Viscoelasticity 18245 Fig1Last year I went on a rheology tour!! I gave 12 talks in 10 days in 7 locations around Australia and New Zealand, talking primarily about suspension rheology and how particle characteristics such as particle size and shape affect rheology.

I spoke about the stability of suspensions and the factor to consider when assessing suspension stability but another major focus was the viscoelastic properties of materials.

Viscoelasticity: A material that possesses both liquid and solid-like properties which may change depending on how we handle and treat it.

Viscoelasticity 18245 Fig2One great example of a viscoelastic material is pitch, asphalt or bitumen – that black sticky stuff we put on our roads. It also features in the Guinness World Records, as the focus of the longest-running laboratory experiment, which was started in 1927 by Prof. Parnell at the University of Queensland, Australia and is still running (you can see where this blog is going!).
Over the last few years, when I teach rheology I always mention the pitch drop experiment, we even found out that you can view this experiment live via a web cam!

Viscoelasticity 18245 Fig3

Considering it takes around 10 years for the pitch to drop from the funnel, this contrasts starkly with watching Usain Bolt run the 100 m! And it definitely puts ‘watching paint dry’ into perspective!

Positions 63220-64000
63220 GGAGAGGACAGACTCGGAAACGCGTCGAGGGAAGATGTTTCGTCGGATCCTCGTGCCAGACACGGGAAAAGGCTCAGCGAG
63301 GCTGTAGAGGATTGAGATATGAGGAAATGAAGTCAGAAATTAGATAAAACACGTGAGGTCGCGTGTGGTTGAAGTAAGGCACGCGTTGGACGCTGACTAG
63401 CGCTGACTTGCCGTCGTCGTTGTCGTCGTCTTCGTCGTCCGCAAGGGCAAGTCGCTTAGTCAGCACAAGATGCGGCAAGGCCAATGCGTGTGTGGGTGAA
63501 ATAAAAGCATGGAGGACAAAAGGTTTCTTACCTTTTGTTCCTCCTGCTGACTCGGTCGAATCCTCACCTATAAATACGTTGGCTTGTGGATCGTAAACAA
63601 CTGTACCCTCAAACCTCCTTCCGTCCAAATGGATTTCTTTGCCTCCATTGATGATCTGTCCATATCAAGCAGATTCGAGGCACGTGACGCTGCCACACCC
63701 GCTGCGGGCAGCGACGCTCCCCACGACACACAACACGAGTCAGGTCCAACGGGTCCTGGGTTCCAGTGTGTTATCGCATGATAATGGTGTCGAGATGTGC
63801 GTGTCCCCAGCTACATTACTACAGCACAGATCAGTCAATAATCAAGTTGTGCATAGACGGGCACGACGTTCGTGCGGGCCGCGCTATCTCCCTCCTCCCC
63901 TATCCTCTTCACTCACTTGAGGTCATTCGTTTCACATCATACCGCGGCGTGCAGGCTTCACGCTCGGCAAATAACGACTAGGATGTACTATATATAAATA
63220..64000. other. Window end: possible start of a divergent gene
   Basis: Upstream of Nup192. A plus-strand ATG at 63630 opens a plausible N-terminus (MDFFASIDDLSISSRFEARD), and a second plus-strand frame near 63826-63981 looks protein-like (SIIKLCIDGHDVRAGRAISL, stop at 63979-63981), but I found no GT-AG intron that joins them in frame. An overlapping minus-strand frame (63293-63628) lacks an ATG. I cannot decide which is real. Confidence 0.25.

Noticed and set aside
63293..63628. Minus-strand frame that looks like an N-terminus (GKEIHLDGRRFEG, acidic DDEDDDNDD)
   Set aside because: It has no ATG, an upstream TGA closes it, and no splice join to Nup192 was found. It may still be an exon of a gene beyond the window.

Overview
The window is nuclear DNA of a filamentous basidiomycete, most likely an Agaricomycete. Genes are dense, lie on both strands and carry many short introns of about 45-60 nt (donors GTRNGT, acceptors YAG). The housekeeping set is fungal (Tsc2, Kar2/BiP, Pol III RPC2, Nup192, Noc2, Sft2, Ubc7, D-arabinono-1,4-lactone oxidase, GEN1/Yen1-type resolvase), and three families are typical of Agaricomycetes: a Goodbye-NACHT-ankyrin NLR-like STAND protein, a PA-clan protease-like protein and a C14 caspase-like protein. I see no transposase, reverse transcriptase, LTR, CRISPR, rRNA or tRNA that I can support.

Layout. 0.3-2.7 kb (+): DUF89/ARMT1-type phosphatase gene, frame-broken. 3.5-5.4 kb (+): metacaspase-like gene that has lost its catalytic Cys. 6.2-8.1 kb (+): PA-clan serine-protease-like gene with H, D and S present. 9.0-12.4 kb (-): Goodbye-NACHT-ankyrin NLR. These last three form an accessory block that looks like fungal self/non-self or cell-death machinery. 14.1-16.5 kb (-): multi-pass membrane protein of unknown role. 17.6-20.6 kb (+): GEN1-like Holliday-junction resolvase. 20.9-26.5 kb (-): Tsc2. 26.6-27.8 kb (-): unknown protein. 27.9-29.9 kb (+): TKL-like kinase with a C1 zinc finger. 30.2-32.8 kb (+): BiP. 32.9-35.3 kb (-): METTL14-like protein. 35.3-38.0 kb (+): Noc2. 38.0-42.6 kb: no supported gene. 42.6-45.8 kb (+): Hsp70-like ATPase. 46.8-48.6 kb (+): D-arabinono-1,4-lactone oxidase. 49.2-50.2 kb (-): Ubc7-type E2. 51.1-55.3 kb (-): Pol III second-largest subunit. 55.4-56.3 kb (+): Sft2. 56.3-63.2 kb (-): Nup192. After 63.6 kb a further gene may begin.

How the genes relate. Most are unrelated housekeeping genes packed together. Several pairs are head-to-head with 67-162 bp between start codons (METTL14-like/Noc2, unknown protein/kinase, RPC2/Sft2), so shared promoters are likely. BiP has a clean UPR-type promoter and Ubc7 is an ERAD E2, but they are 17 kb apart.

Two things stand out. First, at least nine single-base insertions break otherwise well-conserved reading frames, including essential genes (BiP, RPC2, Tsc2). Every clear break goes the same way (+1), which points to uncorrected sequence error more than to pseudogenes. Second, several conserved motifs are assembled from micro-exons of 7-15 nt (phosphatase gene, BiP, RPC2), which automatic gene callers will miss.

This experiment is a perfect demonstration of a material behaving differently depending on the deformation conditions. If left in the funnel this material flows over time and drops from the funnel into the beaker below (behaves like a liquid). However, if hit with a hammer, this material shatters (behaves like a solid).

Viscoelasticity 18245 Fig4

Towards the end of my tour, after much anticipation, I finally arrived at the University of Queensland to give my talk. You can imagine my excitement (I received some strange looks from students at the University) when I finally got to see the pitch drop experiment after talking about it for so long! I sent the live link back to the UK and told them to stay tuned, 30 seconds later I popped up on the webcam waving! I can also safely say my rheology colleagues were equally as excited!

Hopefully in 10 years time if they play back the live feed as a time-lapse video to show the drop progressing, I will have my tiny feature/claim to fame. Made it into the Guinness Records!

If you want to know a bit more about viscoelasticity then why not watch our introductory webinar on viscoelastic measurements or view our introductory white paper on rheology.

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